[Image: “The Blue Hour,” by Dave Toussaint. (Found on Flickr; used here under a Creative Commons license.) Toussaint reports that this shot of Yosemite Falls was taken roughly 45 minutes before sunrise. If you’re viewing this on a sufficiently large screen, click on the image to see it in the photographer’s preferred original size of 1140 x 754.]

From whiskey river:

Where do we find ourselves? In a series of which we do not know the extremes, and believe that it has none. We wake and find ourselves on a stair; there are stairs below us, which we seem to have ascended; there are stairs above us, many a one, which go upward and out of sight. But the Genius which, according to the old belief, stands at the door by which we enter, and gives us the lethe to drink, that we may tell no tales, mixed the cup too strongly, and we cannot shake off the lethargy now at noonday. Sleep lingers all our lifetime about our eyes, as night hovers all day in the boughs of the fir-tree. All things swim and glitter. Our life is not so much threatened as our perception. Ghostlike we glide through nature, and should not know our place again. Did our birth fall in some fit of indigence and frugality in nature, that she was so sparing of her fire and so liberal of her earth, that it appears to us that we lack the affirmative principle, and though we have health and reason, yet we have no superfluity of spirit for new creation? We have enough to live and bring the year about, but not an ounce to impart or to invest. Ah that our Genius were a little more of a genius!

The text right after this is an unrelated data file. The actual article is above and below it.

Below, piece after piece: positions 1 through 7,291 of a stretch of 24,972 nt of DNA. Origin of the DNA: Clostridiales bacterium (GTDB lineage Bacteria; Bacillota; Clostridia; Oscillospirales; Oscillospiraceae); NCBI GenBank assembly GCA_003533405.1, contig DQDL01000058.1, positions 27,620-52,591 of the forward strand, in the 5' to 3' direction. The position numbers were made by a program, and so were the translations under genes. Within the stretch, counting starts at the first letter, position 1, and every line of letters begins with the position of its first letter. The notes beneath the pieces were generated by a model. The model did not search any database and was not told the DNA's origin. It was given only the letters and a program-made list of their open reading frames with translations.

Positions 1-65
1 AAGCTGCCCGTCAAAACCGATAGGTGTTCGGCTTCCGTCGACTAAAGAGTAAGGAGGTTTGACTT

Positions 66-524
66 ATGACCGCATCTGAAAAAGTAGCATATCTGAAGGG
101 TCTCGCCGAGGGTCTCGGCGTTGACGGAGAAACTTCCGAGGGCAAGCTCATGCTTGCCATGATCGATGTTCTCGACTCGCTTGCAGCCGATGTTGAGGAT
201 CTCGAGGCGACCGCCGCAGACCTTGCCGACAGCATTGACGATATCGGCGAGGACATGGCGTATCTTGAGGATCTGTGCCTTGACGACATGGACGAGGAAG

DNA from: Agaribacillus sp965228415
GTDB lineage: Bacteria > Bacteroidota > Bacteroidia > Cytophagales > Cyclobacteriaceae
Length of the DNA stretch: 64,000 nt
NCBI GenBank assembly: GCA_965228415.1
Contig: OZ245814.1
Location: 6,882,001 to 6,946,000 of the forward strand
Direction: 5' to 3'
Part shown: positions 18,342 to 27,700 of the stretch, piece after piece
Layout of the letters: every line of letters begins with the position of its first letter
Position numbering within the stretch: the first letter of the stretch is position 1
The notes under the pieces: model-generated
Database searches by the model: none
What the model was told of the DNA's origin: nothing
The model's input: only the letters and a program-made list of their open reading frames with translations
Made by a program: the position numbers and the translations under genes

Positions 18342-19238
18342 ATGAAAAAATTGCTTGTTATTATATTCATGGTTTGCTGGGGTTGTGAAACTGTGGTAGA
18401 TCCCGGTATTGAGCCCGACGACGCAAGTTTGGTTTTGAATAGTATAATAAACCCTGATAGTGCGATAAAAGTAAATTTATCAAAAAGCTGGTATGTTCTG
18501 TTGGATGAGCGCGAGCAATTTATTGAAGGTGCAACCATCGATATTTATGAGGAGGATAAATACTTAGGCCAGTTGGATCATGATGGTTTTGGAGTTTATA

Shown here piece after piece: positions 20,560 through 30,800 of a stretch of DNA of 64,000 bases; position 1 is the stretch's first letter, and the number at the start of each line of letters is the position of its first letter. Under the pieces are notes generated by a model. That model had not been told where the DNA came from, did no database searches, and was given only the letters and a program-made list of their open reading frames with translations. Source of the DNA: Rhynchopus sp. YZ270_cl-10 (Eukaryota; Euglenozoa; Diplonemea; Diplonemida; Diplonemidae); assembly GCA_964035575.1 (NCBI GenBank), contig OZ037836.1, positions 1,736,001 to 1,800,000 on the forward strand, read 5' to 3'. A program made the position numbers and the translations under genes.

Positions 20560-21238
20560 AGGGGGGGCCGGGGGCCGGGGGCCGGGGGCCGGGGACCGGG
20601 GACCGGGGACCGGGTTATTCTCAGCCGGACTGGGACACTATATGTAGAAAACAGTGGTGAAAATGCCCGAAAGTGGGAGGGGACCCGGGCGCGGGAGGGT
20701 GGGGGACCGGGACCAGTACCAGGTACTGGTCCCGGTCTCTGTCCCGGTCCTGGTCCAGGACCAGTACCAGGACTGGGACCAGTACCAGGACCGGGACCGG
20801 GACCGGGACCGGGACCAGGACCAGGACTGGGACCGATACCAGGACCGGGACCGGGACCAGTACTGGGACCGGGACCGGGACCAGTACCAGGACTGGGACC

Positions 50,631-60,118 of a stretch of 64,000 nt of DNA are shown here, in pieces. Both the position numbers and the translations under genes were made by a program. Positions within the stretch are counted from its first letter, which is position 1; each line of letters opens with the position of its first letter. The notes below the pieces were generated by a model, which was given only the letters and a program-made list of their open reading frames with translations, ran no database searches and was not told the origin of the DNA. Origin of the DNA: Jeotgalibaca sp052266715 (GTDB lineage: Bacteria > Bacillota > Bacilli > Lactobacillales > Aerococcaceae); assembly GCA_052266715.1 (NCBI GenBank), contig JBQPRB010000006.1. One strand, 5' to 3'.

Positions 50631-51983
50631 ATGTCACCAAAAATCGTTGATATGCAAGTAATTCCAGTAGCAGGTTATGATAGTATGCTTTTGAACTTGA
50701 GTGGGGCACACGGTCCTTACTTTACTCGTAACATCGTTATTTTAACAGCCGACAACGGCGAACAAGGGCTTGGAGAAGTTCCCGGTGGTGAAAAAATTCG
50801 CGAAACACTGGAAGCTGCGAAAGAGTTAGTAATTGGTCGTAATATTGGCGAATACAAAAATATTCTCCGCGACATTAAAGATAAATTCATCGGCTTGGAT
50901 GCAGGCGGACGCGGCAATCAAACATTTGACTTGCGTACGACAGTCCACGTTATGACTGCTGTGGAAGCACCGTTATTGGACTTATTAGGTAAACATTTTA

(Ralph Waldo Emerson, Essays: Second Series [source])

and:

To the New Year

With what stillness at last